Steamboat Springs For the past 26 years, stock contractor Mack Altizer has been rocking professional rodeo with a powerful blend of foot-pounding music and fast-paced rodeo action.
"We bring a high level of energy to all of our shows," said Altizer, founder of Bad Company Rodeo. "That energy comes from the music, our animals and our staff."
Although some hardcore rodeo fans might be turned off by rock 'n' roll blaring from arena speakers, Altizer's approach has found a place in professional rodeo. He said the rock 'n' roll approach gets the fans in the stands stomping their feet and makes the sport more appealing to a broader audience.
"We bring the party, no matter where we go," Altizer said.
His choreographed show has been a part of the Steamboat Springs Professional Rodeo Series for the past two seasons, and it will play a major role this week as the series heads toward its annual Fourth of July run.
The Steamboat series rotates stock contracts throughout the 10-week summer series, and Mack and company will have the spotlight at the Brent Romick Rodeo Arena through July 8.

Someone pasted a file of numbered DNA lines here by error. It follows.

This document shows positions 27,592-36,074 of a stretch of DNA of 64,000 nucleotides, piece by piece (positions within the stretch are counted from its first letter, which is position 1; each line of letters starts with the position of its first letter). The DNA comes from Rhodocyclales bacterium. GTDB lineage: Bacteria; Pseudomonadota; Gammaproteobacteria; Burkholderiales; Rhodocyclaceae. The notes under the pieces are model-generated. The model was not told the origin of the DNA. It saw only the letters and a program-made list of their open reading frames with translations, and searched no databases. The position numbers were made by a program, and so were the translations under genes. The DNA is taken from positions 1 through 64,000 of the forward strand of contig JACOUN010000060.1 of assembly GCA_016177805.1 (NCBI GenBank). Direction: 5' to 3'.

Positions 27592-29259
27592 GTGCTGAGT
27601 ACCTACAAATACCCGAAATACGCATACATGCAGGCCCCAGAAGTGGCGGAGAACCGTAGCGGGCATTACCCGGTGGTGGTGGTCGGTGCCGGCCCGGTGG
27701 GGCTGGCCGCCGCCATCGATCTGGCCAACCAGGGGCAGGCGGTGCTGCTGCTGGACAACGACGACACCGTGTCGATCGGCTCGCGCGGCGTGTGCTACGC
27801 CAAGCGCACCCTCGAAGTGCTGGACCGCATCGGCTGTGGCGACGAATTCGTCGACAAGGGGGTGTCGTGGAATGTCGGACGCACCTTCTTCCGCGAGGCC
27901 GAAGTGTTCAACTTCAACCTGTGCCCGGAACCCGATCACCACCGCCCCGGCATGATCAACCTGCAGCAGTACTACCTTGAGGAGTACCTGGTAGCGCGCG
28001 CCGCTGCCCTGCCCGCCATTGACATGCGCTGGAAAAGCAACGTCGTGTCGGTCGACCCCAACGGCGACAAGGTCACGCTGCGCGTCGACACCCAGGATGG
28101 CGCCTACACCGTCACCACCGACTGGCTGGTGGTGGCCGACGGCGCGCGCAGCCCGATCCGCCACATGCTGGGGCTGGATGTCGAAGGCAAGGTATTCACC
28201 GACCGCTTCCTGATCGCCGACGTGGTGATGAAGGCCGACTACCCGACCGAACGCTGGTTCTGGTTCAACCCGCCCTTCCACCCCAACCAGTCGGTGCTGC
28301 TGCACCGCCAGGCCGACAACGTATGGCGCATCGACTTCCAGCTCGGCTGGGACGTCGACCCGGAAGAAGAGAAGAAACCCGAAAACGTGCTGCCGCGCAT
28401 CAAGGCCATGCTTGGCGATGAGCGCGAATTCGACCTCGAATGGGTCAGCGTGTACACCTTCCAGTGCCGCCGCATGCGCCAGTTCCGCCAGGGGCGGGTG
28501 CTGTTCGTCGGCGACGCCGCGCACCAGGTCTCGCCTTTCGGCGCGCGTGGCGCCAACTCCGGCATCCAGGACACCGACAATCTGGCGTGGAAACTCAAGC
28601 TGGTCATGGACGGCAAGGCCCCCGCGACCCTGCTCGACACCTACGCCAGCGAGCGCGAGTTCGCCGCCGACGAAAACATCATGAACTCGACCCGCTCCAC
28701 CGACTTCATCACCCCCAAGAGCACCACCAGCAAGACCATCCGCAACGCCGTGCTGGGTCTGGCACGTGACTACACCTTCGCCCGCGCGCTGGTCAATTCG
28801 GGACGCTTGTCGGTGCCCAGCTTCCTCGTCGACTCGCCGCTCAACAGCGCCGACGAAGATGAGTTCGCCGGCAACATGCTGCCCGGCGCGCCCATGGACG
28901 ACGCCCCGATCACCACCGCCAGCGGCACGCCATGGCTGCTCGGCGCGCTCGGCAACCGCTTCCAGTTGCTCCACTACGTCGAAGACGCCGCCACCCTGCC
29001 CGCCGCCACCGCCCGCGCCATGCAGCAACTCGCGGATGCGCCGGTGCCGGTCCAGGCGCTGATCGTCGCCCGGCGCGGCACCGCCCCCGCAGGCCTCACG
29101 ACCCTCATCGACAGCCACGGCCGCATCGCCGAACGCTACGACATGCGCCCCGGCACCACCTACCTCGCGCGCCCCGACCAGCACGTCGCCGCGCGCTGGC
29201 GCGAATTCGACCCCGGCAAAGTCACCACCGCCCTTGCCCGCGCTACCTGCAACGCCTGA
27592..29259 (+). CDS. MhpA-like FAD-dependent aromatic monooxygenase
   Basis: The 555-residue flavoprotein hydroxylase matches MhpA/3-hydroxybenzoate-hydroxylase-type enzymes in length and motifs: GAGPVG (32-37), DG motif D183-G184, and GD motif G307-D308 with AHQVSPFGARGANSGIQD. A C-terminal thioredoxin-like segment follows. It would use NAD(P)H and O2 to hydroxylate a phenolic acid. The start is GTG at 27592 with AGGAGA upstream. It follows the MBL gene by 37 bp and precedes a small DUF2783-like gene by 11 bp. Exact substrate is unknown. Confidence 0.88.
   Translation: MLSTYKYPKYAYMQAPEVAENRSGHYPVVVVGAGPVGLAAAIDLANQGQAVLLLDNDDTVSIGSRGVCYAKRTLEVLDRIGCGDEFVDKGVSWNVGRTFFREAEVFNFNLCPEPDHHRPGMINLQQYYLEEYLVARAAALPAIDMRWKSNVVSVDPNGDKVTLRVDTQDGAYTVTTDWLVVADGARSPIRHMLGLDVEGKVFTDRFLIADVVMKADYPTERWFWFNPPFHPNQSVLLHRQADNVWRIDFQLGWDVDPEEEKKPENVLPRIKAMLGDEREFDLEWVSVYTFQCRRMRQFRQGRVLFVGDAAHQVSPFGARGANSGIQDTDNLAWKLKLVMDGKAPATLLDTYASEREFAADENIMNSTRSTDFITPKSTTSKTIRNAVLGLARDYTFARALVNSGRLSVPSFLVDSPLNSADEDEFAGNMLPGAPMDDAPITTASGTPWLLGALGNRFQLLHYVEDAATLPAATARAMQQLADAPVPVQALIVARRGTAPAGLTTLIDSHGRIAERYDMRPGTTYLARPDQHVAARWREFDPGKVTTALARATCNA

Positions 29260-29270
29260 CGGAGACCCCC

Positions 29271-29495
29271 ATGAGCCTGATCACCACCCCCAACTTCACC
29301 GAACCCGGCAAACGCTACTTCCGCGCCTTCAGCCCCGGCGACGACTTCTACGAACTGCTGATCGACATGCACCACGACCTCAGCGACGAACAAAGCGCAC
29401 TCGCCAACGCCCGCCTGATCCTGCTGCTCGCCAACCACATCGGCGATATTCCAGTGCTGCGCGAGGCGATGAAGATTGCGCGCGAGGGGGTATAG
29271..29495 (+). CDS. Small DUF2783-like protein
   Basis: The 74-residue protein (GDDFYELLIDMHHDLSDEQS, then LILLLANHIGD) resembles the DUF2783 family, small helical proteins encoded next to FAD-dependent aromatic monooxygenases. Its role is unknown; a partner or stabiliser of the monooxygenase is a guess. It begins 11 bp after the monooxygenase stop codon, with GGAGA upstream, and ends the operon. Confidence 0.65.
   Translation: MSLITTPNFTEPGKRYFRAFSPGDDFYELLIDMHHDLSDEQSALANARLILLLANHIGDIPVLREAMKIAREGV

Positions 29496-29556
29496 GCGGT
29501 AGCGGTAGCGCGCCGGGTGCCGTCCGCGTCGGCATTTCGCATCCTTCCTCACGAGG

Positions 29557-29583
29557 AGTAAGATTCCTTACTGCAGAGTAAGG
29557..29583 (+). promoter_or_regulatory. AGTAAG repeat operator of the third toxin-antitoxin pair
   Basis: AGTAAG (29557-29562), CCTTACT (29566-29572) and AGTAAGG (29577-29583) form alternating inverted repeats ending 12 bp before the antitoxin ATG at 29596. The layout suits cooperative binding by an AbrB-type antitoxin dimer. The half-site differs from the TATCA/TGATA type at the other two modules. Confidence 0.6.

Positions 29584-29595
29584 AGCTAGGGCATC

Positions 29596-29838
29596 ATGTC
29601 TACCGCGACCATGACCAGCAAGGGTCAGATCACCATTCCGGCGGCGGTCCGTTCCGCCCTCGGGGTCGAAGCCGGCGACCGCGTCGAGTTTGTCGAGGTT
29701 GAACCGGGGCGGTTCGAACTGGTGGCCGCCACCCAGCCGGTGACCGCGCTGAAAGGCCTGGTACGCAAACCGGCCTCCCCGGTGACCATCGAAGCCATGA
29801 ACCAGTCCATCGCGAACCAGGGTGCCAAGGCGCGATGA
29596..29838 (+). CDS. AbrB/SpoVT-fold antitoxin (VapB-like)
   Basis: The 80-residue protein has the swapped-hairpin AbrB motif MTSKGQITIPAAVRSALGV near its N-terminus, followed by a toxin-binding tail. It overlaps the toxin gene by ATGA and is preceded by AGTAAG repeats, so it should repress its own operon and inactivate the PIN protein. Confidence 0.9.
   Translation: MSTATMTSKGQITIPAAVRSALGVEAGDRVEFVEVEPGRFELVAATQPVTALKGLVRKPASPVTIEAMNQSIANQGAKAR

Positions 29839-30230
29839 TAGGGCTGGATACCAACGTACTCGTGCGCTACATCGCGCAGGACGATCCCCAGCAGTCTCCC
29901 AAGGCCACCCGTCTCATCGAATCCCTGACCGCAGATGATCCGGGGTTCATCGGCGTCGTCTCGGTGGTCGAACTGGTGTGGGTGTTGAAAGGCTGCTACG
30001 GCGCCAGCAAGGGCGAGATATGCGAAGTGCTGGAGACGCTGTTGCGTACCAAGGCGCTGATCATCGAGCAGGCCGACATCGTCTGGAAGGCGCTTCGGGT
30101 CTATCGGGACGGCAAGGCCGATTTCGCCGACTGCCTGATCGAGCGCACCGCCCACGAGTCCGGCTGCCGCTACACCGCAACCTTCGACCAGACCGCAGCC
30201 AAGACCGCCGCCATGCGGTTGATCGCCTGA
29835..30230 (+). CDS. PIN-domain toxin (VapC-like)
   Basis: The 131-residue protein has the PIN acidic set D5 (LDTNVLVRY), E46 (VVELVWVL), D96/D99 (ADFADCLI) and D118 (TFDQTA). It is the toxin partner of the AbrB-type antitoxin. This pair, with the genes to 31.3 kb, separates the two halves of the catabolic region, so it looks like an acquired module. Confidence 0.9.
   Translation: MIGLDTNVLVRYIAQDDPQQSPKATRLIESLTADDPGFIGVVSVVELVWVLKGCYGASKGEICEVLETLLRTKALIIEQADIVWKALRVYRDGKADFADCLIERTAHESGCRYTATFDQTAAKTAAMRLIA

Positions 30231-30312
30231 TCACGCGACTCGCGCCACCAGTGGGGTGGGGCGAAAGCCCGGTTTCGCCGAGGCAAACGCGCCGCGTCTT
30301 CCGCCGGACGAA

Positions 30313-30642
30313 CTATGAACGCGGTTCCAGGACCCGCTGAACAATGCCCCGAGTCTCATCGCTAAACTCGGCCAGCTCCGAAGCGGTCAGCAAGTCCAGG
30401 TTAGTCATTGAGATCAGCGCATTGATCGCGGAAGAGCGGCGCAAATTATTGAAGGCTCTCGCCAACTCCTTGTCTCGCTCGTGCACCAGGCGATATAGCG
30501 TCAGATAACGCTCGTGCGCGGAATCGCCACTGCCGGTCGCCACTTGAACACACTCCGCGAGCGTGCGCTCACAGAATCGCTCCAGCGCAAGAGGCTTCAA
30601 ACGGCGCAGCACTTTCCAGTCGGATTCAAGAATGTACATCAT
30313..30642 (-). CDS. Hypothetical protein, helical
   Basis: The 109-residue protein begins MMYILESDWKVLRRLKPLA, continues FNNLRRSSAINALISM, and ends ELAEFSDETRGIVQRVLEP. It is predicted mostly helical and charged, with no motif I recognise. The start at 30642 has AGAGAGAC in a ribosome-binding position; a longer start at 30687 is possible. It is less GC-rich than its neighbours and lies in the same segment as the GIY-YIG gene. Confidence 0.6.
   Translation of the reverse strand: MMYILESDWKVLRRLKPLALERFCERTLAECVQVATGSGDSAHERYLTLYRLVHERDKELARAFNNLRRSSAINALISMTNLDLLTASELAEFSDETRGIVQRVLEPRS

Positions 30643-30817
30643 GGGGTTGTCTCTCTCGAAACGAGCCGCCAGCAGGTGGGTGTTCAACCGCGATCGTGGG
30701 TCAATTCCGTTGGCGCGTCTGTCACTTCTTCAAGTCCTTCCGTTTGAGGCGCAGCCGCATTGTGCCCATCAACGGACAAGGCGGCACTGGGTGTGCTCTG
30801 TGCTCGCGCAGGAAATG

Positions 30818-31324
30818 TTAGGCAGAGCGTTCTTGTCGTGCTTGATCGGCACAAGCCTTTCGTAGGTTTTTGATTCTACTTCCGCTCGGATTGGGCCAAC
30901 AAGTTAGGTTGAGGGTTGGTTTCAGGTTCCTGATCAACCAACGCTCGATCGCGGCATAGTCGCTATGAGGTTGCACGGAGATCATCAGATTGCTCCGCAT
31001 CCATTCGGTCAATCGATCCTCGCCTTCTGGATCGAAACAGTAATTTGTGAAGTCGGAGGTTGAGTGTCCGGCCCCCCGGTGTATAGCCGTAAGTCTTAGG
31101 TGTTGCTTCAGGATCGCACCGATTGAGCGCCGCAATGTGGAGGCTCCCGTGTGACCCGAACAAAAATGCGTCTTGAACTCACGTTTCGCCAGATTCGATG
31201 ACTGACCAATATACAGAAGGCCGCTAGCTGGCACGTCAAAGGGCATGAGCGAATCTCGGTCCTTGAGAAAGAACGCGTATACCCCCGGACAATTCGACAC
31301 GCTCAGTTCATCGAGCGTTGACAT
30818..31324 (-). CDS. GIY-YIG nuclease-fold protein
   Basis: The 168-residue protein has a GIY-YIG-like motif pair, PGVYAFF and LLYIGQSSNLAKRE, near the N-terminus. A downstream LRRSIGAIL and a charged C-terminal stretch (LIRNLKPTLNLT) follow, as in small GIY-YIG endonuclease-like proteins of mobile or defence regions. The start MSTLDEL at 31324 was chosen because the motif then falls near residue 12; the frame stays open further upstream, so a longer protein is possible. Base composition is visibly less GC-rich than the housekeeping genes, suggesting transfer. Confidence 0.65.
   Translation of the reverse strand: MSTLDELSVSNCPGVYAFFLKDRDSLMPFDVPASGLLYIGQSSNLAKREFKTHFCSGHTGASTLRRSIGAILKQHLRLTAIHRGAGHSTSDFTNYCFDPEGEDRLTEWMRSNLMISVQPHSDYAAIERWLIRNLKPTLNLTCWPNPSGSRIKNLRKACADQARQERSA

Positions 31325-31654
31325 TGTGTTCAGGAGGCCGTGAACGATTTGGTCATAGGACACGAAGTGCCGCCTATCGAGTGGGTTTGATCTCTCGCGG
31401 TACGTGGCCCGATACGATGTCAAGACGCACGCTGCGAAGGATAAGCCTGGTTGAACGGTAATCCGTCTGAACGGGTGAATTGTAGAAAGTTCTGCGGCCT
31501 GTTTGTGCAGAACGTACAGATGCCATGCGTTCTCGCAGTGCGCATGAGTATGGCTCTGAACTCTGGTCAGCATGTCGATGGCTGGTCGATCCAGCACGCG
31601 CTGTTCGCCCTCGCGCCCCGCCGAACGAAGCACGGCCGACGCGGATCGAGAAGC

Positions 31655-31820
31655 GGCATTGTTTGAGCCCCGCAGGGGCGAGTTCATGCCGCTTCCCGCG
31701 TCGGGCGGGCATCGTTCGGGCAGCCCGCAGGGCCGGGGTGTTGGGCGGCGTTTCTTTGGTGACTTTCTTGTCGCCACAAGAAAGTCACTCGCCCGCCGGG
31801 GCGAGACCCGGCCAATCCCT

The former junior and high school champion roper said he used to crank up his stereo between practice runs with his college teammates, and it's no surprise that one of his favorite bands was Bad Company. The idea of rock and rodeo stuck with Altizer after he graduated, and it followed him into the stock contracting business.
Altizer is a little older these days, but it's clear that rock 'n' roll still plays a major role in his life. His bucking horses and bulls have rock 'n' roll inspired names such as American Woman, No Satisfaction, Superfreak and Louie, Louie. His tours also have a rock flair. This year's 14-stop tour, which includes performances in Colorado and Texas, is called Have a Nice Day -- no doubt influenced by Bon Jovi's latest album. Past tours have been named Bad to the Bone, Turn the Page and Takin' Care of Business, to name a few.
But the driving force behind every Bad Company Rodeo is bringing a level of excitement that keeps rodeo fans on the edge of their seats from start to finish.
It's the rodeo's stock animals and a chance to win money that will bring most of the competitors to Steamboat this week. Altizer said there are several National Finals-level horses and bulls in his pen. He also expects to see more than a few cowboys who follow the entire Bad Company Tour.
He might bring in a few more top bulls before leaving Steamboat, but he admits he doesn't want to scare away his contestant base.
"It's a tricky balance," Altizer said. "What you really want is a fair rodeo, where every cowboy feels like they have a chance to win."
So instead of having a few top animals, Altizer tries to make sure he has quality stock that is evenly matched.
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